I was reading through PsychoanalystsOpposeWar.Org and found the internet links to this story, which I'd first seen on The Hour. We all saw this coming; this is hardly the first time soldiers have fired first and and asked questions later, and it is almost expected that American soldiers will. According to a story uncovered by reporters working for Time magazine, U.S. marines sent to "liberate" the Iraqi people responded to an improvised explosive device that flipped a military vehicle by butchering the people in the three houses closest to the explosion. (View related video here.) The B.B.C. has also touched on the issue, signalling a growing British unease with their continued contribution to the occupation; the B.B.C. story isn't specific to this one incident, but instead provides an overview of what American soldiers are doing to people on the ground in Iraq.
This story should not come as a suprise. America sent its sons and daughters to war. To persuade them to go, America convinced their sons and daughters that they were going to liberate the populace of the country that they were in fact attacking. To persuade them to go, America convinced their sons and daughters that they would be welcomed as liberators by the people they were in fact occupying. To persuade them to go, America convinced their sons and daughters that they were doing the "right thing" by marching off to war. To persuade them to go, America spoon-fed their sons and daughters a pot of bullshit that those sons and daughters still believe to be the truth. And I cannot imagine what psychological damage that has done. But I can guess.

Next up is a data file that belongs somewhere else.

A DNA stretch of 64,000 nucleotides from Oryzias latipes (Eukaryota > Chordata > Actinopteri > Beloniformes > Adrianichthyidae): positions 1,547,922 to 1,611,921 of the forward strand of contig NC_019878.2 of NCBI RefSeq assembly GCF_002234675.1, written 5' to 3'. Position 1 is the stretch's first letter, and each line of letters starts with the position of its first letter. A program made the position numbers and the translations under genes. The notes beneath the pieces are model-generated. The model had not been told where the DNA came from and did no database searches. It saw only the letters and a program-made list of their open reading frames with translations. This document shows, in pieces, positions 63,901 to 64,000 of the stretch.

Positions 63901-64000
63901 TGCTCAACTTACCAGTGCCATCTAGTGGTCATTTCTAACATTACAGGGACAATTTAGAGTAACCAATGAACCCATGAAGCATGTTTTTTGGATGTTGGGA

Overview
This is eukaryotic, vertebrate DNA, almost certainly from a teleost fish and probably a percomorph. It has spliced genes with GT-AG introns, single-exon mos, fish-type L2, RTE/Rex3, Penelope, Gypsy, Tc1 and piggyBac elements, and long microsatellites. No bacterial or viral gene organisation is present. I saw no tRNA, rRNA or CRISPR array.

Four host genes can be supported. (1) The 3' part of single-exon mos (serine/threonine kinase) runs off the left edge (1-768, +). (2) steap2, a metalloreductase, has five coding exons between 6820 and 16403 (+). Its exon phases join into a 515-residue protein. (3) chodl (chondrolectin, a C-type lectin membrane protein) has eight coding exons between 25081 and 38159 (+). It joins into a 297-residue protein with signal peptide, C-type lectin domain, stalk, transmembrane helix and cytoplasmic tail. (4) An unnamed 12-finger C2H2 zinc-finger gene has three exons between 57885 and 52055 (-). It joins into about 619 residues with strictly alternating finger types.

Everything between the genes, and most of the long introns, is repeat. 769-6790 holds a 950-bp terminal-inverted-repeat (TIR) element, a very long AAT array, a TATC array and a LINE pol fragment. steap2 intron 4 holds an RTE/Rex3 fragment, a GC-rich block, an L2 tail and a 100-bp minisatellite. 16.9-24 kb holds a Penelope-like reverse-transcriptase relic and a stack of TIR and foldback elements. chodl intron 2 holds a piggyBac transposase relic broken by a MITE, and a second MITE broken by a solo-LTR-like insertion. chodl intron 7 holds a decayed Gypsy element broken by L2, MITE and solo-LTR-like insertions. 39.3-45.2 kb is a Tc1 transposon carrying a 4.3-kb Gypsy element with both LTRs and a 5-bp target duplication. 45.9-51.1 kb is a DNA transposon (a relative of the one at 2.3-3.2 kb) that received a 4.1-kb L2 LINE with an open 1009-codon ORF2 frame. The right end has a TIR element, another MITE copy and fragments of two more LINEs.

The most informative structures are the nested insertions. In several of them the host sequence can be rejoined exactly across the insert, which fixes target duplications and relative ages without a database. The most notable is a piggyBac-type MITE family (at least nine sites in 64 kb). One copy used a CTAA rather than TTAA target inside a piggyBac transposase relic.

Indoctrinated by the American military-industrial complex and posted to a patrol route in an isolated desert country, cut off from any reliable information to the contrary, this troupe of Marines probably still thinks that they're protecting the Iraqi people. But faced with the cognitive dissonance that results from believing that your platoon was dispatched to protect people, and finding that those people would as soon kill you as look at you, these Marines likely became steadily more and more fed up with being attacked by the people whom their commanding officers insisted they were deployed to protect. Faced with the verbal attacks that their cause is drawing from home, they became demoralised. And confronted with snipings against their comrades, deadly explosions resulting from either I.E.D.s or suicide attackers, and an Iraqi populace who verbally protest against the Marine's prescence, all on a daily basis, their nerves likely frayed. And so, when they were blown out of their seatbelts and recovered to find themselves wounded, they simply attacked the first group of Iraqis they could find.